As Narendra Modi champions rickshaw puller for opening 9 schools, RTE Act is killing willpower of budget schools

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In his Man Ki Baat programme on Sunday, Prime Minister Narendra Modi cited the example of a rickshaw puller from Karimganj district in Assam who built nine schools for poor children. That, he said, gave him a glimpse into the nation’s willpower.

But did he get a glimpse into the determination of state governments, cutting across party lines, to kill initiatives like this using the Right of Children to Free and Compulsory Education (better known as the Right to Education or RTE Act)?

Maharashtra, where the government is headed by his protégé Devendra Fadnis, has sent closure notices to 7,000 schools. The state is currently in the thick of a row over delayed reimbursements for admitting children under a 25 percent quota for economically weaker sections (EWS). It has not given refunds for five years now.

When the schools said that they will not admit students under the EWS category till their dues were settled, the state government threatened to cancel their registration. Some schools went to the court and got an interim stay. The state government has now said that the stay will apply only to schools that have gone to the court while administrators will be appointed in others.

But reimbursement is not the only issue troubling budget private schools (which is probably what the rickshaw puller’s schools are) across the country. Saying that schools are not conforming to the various infrastructure and input norms stipulated by the RTE Act as a condition for recognition, many of these are being slapped with closure notices.

Kerala and Delhi have sent notices to 2,500 and 300 schools respectively, with a deadline of 30 March. Haryana too has sent notices to 1,300 schools. According to data put out by the National Independent Schools Alliance (NISA), as of May 2016 (the latest available consolidated data), a little over 4,000 schools have been closed since 2013 under the RTE Act while closure notices have been issued to around 7,700.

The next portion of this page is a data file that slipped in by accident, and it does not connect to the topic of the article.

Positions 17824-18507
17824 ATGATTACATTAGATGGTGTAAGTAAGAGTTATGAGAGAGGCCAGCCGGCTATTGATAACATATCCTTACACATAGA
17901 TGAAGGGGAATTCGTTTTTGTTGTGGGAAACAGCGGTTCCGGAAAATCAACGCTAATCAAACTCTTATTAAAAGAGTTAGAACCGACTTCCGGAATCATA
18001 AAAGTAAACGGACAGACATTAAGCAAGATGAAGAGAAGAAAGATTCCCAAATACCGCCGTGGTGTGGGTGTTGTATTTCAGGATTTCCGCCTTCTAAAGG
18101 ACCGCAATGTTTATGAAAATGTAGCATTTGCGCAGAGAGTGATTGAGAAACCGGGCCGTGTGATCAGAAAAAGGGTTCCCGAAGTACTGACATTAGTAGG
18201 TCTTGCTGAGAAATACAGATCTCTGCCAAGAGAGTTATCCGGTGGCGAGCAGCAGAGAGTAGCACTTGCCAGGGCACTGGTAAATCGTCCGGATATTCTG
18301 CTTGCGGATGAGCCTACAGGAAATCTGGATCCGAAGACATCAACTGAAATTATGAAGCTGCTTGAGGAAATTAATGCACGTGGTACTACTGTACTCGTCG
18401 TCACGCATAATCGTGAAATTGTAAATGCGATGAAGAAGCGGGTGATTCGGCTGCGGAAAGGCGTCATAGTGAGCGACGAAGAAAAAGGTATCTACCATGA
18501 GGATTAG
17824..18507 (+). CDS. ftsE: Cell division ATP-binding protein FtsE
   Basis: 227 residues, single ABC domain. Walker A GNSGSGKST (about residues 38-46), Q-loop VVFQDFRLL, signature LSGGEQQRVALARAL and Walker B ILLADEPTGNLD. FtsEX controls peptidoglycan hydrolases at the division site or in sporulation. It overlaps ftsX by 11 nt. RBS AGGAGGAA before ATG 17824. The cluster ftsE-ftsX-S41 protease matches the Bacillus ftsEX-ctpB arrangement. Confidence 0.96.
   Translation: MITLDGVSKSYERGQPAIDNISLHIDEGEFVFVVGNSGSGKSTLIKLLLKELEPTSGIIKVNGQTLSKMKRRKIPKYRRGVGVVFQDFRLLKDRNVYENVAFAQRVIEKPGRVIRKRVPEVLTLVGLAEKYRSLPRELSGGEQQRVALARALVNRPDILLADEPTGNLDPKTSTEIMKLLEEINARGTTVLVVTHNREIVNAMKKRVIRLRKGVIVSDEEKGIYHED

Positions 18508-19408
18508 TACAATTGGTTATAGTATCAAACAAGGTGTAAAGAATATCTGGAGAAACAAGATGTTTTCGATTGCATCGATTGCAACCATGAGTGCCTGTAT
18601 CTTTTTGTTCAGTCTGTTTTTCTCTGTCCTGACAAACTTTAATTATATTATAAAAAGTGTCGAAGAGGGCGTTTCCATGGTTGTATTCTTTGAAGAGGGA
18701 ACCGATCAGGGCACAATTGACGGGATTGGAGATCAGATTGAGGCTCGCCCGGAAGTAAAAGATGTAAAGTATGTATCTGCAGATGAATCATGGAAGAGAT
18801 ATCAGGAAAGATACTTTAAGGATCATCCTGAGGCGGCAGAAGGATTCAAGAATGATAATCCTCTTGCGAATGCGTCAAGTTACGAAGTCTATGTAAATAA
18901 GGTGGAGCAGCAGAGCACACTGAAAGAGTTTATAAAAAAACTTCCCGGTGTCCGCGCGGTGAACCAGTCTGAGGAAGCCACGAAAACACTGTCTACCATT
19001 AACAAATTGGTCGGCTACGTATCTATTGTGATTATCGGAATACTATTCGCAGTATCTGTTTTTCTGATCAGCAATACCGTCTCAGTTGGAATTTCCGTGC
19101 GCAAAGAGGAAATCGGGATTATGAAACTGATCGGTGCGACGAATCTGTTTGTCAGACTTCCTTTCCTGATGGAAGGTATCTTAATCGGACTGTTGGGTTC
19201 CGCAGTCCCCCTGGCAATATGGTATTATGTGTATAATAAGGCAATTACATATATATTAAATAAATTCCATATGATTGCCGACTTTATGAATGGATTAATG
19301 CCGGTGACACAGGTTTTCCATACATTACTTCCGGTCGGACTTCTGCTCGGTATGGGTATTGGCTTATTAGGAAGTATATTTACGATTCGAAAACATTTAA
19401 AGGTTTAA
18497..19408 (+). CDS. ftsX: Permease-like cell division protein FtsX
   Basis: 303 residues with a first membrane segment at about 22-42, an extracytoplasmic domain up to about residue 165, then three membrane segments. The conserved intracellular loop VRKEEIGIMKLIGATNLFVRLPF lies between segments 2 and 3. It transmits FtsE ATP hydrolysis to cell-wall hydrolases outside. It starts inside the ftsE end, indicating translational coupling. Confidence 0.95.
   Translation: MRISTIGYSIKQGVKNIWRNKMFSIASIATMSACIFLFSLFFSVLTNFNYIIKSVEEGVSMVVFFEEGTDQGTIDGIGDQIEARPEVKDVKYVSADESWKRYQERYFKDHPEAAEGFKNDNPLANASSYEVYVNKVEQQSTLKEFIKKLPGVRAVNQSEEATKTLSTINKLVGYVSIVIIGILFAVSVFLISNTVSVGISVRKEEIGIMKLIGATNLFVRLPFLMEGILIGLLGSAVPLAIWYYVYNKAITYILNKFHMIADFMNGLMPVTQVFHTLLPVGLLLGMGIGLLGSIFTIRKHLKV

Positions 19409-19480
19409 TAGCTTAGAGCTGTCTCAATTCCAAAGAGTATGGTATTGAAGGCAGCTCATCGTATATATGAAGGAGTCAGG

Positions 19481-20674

At the risk of being accused of injecting a communal element into this important issue, one point needs to be made. The rickshaw puller in Assam may not face many of these issues. His name is Ahmed Ali and it is possible that the schools he has set up will be categorised as minority-run institutions, which are exempt from these stipulations. The answer to this, however, is not to bring minority institutions within the Act’s fold. It is to insist on the scrapping of the Act itself.

Because this is not the only discrimination built into the RTE Act. Many government schools, too, do not have proper classrooms or conform to the prescribed pupil-teacher ratio. This is confirmed by both data from the District Information System for Education (DISE) as well the last Comptroller and Auditor General (CAG) report on the implementation of the RTE Act. Government schools, however, do not face the threat of de-recognition.

The working of the RTE Act has proved what critics warned when it was being debated and legislated — that it will do more harm than good. Even the good is questionable. The CAG report had pointed out, using the Unified District Information System for Education (UDISE), that the net enrolment ratio (NER) in primary education (Class 1-5) has declined steadily from 96 percent in 2012-13 to 87.3 percent in 2015-16.

The demand for education among low-income groups is growing — there is a realisation that this is the only way out of poverty. But government schools alone cannot cater to this demand. Budget private schools are chipping in big time.

If Modi wants more initiatives like that of Ahmed Ali’s, he has to bring in a drastic overhaul of the RTE Act, if not a complete junking of it. The BJP now has a majority in the Rajya Sabha and is in power in 19 states. There can be no excuse to dither on this vital issue.

The writer is a senior journalist. She tweets at @soorpanakha